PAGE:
Our world revolved around seizures; therefore, many of our family “traditions” were altered. Epilepsy wasn’t an “if” it was a “when”, “where” and “how” in our lives. This was magnified on holidays and events through the stages of Clayton’s journey, especially when he was first hospitalized. As time progressed, though, we learned the magnitude of our absence in our other childrens’ milestones and “traditions”; therefore, we adapted our “traditional” thought patterns on how we could be present and allow them to have childhood memories. I want to share with you a way that we adapted during Clayton’s initial hospital stay.
Girl Scout Cookie season
Our oldest daughter, Ashley, was 11 the year that Clayton got sick. To an 11 year old Girl Scout cookie selling is a big deal, well maybe to the parents anyway! I cried, literally, at the prospect of my absence at one more “tradition” in her life. I could not man a cookie booth or bring cookies to friends and family, as each day the severity of Clayton’s condition was made more evident. So, we came up with a solution and it worked better than we ever anticipated. We made a sign which read, “I am selling Girl Scout cookies for my sister. Please take a box and leave the money in the can. Thank you – Clayton Myers.”
The can was a coffee can, decorated with bright colors, and we cut a slit in the top. Cases, not boxes, of cookies were positioned against Clayton’s hospital room door with the sign proudly hanging above the cases. I not only wanted Ashley to see that we were working to form a solution, but more importantly, that her brother was equally aiding in her endeavor. As I said, it worked! Clayton and Ashley’s cookie sale was the talk of the hospital. I would hear money go into the can in the middle of the night from the staff; parents would wheel their children (and siblings) down to purchase cookies; we laughed at the day the cafeteria employees made a list and came up to make a purchase!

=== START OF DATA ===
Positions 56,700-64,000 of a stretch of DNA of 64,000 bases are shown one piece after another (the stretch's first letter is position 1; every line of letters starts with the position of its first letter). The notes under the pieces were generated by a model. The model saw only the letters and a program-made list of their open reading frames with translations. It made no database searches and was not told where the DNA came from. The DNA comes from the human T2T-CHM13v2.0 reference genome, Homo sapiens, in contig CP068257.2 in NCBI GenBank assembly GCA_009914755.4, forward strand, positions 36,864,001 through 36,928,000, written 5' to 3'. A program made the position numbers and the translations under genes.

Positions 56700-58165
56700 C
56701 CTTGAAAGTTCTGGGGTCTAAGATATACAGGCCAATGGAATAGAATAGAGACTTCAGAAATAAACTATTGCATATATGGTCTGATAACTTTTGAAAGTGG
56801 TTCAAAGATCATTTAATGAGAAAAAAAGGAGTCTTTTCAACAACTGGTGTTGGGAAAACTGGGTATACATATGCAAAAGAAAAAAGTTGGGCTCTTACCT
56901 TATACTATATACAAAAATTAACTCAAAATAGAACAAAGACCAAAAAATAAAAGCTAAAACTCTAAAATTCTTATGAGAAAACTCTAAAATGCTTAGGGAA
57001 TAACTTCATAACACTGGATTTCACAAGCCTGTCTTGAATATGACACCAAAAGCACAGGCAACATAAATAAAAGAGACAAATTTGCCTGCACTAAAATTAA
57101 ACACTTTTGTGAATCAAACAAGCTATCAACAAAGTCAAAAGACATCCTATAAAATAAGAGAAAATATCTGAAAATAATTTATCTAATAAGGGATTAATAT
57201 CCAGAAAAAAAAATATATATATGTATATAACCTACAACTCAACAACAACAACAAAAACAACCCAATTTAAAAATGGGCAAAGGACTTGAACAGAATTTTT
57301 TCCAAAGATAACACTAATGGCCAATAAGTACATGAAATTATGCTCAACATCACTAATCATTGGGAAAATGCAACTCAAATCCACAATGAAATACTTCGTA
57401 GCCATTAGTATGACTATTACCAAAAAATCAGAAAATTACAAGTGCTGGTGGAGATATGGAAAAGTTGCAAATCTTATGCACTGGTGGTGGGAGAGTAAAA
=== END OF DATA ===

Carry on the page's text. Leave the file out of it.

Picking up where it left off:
A taste of home
Not only did the sale aide our daughter, but in the end, it gave hope and a little taste of “home” to many families on the ICU floor. In the end, Ashley received her cookie badge and (from recollection 10 years later) she sold 14 cases of cookies – the most in the troop that year. I learned from this experience that, when possible, we had to leave our memories of “traditional’ approaches to life. Epilepsy took our carefree attitude of lugging those boxes and sitting in the cold at a cookie table that year, as well as, our son being able to aide his sister in the “traditional” fashion in the future. Though, we overcame – together.
Trust me when I say that this was not without heartache, tears or anger, but we look back happily at the outcome of our solution. For you, it may not be a cookie sale, it may be another family tradition which you are facing, but “traditions” can change. Be creative, think from the heart and include your other children in the effort. The solution which you choose will be a success and your children will see that with love and adaptation new traditions can be formed. Most importantly – Epilepsy will not win!